Lamentations Of A 63-Year-Old Toddler: A Clear Case Of Ghana's Failed Dreams
63 years ago, I was borne into this world, and on this land, Africa, West Africa.
At my naming ceremony it was pomp and pageantry. There was thunderous applause, dancing and jubilation when a Red, Gold, Green and the Black Star flag was hoisted in the place of the Union Jack, the British flag, to mark my birth. Or I should call it my "stillbirth"?
For indeed, it's more of me bornstill, judging by the measure of my stunt growth vis-à-vis my prospects. My capacity to be counted amongst the industrious and highflying peers of mine, my age mates, is comparable to my case being 'dead on arrival'.
The very supposed caring parents who beget me neglected their duties and pursued their desires.
Their enemy balkanised them, thinking it was good for them divided, not knowing that was the chance to pounce on them for his prey.
As an unweaned child, I was left to fend for my self.
My parents fought among themselves. One stabbed the other. They died together, at the time I started to learn how to walk. And, till today, it has remained so. Nothing brings together my caretakers. Not religion. Not democracy. Not even the passion of the nation - football.
Things have fallen apart.
It has remained so since. No one cared for me. I've never left my cradle. I didn't get enough feed on breastmilk as did my age mates.
Today, I am 63, but I wear the looks of a 3-year-old, a toddler. A struggling toddler who slip and fall more often, mastering the important skills of walking, what will facilitate my steps, running to my goal, building a deserving Paradise.
At times, or many times, as I sit down to brood over my failed aspirations, I get people who constantly remind me: "it was better you were not born. For from where you came, it's a place you dream to go back, beg for food, disrespected and denied many times, entry and residence.
Oh, me, sitting by the riverside, but wash my hands with a spittle. Under the bed on which I sleep, appetising and aromatic cuisine stored, have I any strength, power, and the knowledge to grab it to satisfy my hunger?
I see my inheritance, my bequeathed resources, siphoned, exploited, and channeled through pipes that irrigates arid lands into verdant elsewhere. They build empires, impregnable castles, and skyscraping towers.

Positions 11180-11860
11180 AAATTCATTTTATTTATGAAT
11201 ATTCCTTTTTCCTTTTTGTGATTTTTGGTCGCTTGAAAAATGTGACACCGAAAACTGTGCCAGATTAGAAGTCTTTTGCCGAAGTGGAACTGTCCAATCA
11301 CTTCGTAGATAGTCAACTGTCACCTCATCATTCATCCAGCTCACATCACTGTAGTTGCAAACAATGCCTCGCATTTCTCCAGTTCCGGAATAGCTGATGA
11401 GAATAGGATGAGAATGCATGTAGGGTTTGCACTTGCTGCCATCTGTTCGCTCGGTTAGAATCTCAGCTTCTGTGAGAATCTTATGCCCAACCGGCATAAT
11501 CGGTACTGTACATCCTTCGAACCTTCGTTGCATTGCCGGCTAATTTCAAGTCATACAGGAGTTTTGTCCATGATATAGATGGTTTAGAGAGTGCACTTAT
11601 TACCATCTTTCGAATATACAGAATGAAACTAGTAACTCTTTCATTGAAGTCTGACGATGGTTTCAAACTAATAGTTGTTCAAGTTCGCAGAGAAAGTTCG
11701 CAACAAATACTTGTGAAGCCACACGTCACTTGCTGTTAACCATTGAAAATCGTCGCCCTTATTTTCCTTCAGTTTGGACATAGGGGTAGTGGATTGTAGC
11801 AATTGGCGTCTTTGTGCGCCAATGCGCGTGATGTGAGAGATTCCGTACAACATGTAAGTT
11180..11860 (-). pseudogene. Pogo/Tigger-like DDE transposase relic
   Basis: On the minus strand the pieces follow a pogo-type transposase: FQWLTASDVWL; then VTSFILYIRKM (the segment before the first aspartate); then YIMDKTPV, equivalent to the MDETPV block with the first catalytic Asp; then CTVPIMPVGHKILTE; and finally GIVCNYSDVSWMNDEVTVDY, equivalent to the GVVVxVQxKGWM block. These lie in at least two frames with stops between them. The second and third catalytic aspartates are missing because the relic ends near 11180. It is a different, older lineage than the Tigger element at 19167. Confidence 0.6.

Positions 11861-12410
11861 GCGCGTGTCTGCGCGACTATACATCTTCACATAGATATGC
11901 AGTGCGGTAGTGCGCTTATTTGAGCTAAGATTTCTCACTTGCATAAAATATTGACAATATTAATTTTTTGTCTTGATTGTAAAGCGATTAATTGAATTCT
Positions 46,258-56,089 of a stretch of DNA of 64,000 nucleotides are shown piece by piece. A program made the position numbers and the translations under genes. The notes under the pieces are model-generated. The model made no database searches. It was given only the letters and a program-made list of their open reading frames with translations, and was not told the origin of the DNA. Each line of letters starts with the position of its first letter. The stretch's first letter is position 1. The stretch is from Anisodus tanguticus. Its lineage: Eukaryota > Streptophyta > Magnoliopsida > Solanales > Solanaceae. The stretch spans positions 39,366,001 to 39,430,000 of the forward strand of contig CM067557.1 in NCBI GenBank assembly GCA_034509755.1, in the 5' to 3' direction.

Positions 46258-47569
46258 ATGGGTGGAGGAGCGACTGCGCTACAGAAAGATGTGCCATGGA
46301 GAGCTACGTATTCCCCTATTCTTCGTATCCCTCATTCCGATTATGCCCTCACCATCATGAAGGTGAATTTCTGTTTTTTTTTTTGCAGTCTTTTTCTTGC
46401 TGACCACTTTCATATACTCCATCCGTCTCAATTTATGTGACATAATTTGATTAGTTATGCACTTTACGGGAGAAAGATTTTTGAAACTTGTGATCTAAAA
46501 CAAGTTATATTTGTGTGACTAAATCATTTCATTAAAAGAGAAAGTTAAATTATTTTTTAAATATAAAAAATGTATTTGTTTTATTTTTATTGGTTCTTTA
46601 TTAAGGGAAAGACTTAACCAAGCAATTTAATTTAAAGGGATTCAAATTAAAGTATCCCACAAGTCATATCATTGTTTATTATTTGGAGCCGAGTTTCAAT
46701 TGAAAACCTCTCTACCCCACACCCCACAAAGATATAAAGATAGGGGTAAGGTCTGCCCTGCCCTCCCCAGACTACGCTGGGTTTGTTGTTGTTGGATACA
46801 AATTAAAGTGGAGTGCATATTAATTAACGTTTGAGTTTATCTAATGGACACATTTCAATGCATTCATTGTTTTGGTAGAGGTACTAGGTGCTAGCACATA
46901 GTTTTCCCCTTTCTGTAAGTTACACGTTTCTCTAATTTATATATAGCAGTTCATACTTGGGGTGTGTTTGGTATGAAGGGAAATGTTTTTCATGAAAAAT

It's the very place I dream to be welcomed as a servant, a slave for that matter.
Who cares to free me from my bondage, and restore me to my deserving status?
On paper, I should be on retirement, but do I look it? Do I boast of any wealth to rely on if I sign to retire?
No, never, I must continue in my struggle. In the darkness, in the clouds that hover over me, I'm assured of a silver lining now.
My saviour in a caring youths I sense approaching with a speed, swiftness and the foresight of the tireless eagle. With the power of patriotism, the burning desire to do what is right, I'm assured of being rescued and rebuilt from my misery.
Since I live, there's hope, and I believe, sooner than later, my development would be a positive test case to the world.
Fingers would be pointed at me. This time, it would be: "see, she's strong again, great again. She's the Ghana who adversities don't do harm".
All is not lost. Ghana can rise again. One Ghana Movement, a march of united Ghanaians with one aspiration, devoid of selfishness, will rejuvenate the 63-year-old toddler, and be made a well fed adult.
Celebrate me now. I am 63.
Ghana will be Great Again.
Long live Ghana!
Written by: Charles Yeboah (Sir Lord)
The Founder of One Ghana Movement. #1GhM
Email: [email protected]*
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